In the TV and movie businesses, the transportation of video between creators (studios, programmers, special-effects shops) and distributors (broadcast and cable networks, cable and satellite companies, movie theaters) is still a mix of FTP, physical delivery, and expensive, multicast satellite. Cloud-based file sync-and-share providers like Dropbox and Box are playing an increasing role, but the industry’s unique demands for speed and multicasting have fueled the growth of specialist video IP transport companies like Aspera, Signiant, and Brevity.
This report will look at the current market for video-transport services, the benefits and risks of this model, and the leading vendors in the space. It also includes a guide to those looking to start using these services.
Key findings from our analysis include:
- IP video delivery is a viable and reliable method of transmission, although it suffers constraints in terms of bandwidth and multicasting.
- Video-specific solutions like those from Aspera, Signiant, and Brevity are recommended for many content companies because they plug into existing workflows, save time and money, and are easy to use.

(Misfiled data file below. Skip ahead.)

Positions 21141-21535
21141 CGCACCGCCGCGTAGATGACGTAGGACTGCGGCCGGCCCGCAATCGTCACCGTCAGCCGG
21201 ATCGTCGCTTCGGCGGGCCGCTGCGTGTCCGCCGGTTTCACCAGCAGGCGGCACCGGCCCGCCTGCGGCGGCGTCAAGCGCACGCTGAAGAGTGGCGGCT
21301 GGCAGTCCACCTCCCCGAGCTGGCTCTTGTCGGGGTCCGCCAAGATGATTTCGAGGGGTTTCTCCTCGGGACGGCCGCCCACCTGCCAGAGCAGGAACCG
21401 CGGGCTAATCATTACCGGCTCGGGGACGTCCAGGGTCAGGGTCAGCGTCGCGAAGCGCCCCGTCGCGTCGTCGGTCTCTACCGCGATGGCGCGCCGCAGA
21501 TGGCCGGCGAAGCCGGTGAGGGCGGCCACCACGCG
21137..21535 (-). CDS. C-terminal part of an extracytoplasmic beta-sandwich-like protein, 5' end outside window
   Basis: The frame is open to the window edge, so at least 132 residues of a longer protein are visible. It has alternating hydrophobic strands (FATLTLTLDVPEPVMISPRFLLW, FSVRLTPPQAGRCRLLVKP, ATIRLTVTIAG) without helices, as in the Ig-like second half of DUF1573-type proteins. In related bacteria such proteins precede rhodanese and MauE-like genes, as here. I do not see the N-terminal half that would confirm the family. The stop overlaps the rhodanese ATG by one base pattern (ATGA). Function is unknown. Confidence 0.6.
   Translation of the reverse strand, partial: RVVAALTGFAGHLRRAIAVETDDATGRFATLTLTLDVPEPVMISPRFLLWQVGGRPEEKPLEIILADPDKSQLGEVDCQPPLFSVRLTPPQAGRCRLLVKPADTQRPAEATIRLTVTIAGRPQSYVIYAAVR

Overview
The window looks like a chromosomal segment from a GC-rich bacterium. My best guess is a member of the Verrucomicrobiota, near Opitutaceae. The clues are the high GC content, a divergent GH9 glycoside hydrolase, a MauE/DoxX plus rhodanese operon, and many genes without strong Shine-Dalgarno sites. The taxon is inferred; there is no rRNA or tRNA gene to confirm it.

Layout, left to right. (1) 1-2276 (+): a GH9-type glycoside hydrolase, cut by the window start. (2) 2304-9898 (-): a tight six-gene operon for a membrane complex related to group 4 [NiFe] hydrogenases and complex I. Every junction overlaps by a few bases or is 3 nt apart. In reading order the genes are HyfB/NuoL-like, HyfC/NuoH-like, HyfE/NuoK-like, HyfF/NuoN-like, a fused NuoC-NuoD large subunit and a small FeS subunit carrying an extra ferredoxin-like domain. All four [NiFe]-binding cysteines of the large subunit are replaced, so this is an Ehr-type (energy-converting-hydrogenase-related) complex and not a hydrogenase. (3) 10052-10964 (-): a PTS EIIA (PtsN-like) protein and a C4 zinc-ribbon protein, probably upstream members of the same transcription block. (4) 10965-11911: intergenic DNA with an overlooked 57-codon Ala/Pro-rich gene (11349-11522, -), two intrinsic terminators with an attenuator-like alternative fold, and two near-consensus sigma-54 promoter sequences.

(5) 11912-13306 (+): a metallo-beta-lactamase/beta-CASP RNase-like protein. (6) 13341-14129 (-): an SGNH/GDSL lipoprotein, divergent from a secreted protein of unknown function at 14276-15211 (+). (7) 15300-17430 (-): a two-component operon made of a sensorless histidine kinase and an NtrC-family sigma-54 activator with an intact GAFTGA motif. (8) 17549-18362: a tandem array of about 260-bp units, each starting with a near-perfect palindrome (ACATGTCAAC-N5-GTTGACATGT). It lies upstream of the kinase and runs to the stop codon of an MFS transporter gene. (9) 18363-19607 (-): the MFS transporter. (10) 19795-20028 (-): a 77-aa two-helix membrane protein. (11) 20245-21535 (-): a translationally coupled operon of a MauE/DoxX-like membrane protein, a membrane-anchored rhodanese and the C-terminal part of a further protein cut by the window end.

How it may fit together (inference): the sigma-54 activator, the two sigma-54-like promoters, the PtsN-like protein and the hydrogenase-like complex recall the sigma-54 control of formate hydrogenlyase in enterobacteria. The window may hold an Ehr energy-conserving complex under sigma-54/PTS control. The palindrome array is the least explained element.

- Existing workflows that use tape systems are still prevalent in the industry so the transition to IP delivery will not happen overnight. IP video transport needs to include better support for workflows, transcoding, storage, and live ingest and transport.
Thumbnail image courtesy of twilightproductions/Thinkstock.
- The benefits of using IP video transport services
- Inhibitors to adoption
- IP video transport companies to watch
- How to choose suppliers
- Key takeaways
- About Jose Alvear
- About Gigaom Research